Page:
Samson Agonistes Study Guide

Samson Agonistes

Samson Agonistes by John Milton

Samson Agonistes is the story of the Biblical Hebrew hero, Samson, and his capture by the Philistines. It begins after the cutting of his hair, the source of his power, and the removal of his eyes by his captors. The play goes on to deliver Samson's experiences through the form of an epic poem. It details Samson's heroism, his relationship with his wife, and especially his intense spiritual anguish at the losses he has suffered.

  • O dark, dark, dark, amid the blaze of noon,Irrecoverably dark, total eclipse

    Without all hope of day!

    • Lines 80-82.
  • The sun to me is darkAnd silent as the moon,

    When she deserts the night,

    Hid in her vacant interlunar cave.

    • Lines 86-89.
  • To live a life half dead, a living death.
    • Line 100.
  • Ran on embattled armies clad in iron,And, weaponless himself,

    Made arms ridiculous.

    • Lines 129-131.
  • Apt words have power to suageThe tumors of a troubled mind.
    • Lines 184-185.
  • Wisest menHave erred, and by bad women been deceived.
    • Lines 210-211.
  • Just are the ways of God,And justifiable to men;

    Unless there be who think not God at all.

    • Lines 293-295.
  • What boots it at one gate to make defense,And at another to let in the foe?
    • Lines 560-561.
  • My race of glory run, and race of shame,And I shall shortly be with them at rest.
    • Lines 597-598.
  • But who is this, what thing of sea or land?Female of sex it seems,

    That so bedecked, ornate, and gay,

    Comes this way sailing

    Like a stately ship

    Of Tarsus, bound for th' isles

    Of Javan or Gadire,

    With all her bravery on, and tackle trim,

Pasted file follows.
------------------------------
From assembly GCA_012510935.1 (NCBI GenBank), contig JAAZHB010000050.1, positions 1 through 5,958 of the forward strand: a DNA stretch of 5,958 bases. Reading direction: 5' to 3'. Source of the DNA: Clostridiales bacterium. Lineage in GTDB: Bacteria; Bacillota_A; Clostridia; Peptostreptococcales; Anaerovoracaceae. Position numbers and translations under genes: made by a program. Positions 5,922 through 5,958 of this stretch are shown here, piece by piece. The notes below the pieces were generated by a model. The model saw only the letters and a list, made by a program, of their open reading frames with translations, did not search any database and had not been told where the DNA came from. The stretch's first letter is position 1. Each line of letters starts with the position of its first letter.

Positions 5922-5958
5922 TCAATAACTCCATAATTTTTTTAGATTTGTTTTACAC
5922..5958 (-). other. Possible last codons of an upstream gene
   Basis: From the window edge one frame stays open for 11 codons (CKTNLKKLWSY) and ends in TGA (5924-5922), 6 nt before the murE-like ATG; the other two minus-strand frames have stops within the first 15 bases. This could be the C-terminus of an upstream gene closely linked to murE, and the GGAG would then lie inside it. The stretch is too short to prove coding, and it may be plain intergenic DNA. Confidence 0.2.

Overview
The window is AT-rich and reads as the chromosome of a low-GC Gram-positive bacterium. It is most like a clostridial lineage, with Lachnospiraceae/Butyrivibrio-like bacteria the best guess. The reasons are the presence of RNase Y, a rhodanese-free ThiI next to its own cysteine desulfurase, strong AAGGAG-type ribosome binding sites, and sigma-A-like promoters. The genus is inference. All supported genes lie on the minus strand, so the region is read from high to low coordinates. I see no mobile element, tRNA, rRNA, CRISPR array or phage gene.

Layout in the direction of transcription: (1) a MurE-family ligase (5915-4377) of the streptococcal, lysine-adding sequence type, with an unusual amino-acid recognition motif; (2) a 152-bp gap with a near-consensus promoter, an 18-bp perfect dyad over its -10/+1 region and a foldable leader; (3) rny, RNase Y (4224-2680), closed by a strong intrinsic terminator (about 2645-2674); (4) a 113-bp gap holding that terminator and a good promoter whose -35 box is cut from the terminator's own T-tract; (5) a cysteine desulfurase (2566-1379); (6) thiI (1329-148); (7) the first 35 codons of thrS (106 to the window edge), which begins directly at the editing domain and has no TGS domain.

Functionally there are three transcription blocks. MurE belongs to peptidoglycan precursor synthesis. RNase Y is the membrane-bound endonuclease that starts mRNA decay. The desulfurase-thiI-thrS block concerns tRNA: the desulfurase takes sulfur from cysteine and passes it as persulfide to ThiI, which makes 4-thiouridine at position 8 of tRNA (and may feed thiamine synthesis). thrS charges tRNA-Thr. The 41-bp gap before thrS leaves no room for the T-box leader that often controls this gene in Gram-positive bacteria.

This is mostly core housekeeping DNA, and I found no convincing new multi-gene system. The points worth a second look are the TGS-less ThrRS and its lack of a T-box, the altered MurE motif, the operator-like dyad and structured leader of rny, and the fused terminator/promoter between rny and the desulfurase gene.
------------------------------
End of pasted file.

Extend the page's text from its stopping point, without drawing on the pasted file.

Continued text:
Sails filled, and streamers waving,

    Courted by all the winds that hold them play;

    An amber scent of odorous perfume

    Her harbinger?

    • Lines 710-721.
  • Dalila : In argument with men a woman everGoes by the worse, whatever be her cause.

    Samson : For want of words, no doubt, or lack of breath!

    • Lines 903-905.
  • Fame, if not double-faced, is double-mouthed,And with contrary blast proclaims most deeds;

    On both his wings, one black, the other white,

    Bears greatest names in his wild airy flight.

    • Lines 971-974.
  • Yet beauty, though injurious, hath strange power,After offense returning, to regain

    Love once possessed.

    • Lines 1003-1005.
  • Love-quarrels oft in pleasing concord end;Not wedlock-treachery.
    • Lines 1008-1009.
  • The way to know were not to see, but taste.
    • Line 1090.
  • Boast not of what thou would'st have done, but doWhat then thou would'st.
    • Lines 1104-1105.
  • He’s gone, and who knows how he may reportThy words by adding fuel to the flame?
    • Lines 1350-51.
  • For evil news rides post, while good news baits.
    • Line 1538.
  • Suspense in news is torture.
    • Line 1569.
  • But he, though blind of sight,Despised, and thought extinguished quite,

    With inward eyes illuminated,

    His fiery virtue roused

    From under ashes into sudden flame,

    And as an ev'ning dragon came,

    Assailant on the perched roosts

    And nests in order rang'd

    Of tame villatic fowl.

    So Virtue, given for lost,

    Depressed and overthrown, as seemed,

    Like that self-begotten bird

    In the Arabian woods embost,

    That no second knows now third,

    And lay erewhile a holocaust,

    From out her ashy womb now teemed,

    Revives, reflourishes, then vigorous mostWhen most unactive deemed ;

    And, though her body die, her fame survives,

    A secular bird, ages of lives.

    • Lines 1687-1707
  • Nothing is here for tears, nothing to wailOr knock the breast, no weakness, no contempt,

    Dispraise, or blame, nothing but well and fair,

    And what may quiet us in a death so noble.

    • Lines 1721-1724.
  • All is best, though we oft doubt,What the unsearchable dispose

    Of highest Wisdom brings about.

    • Lines 1745-1747.

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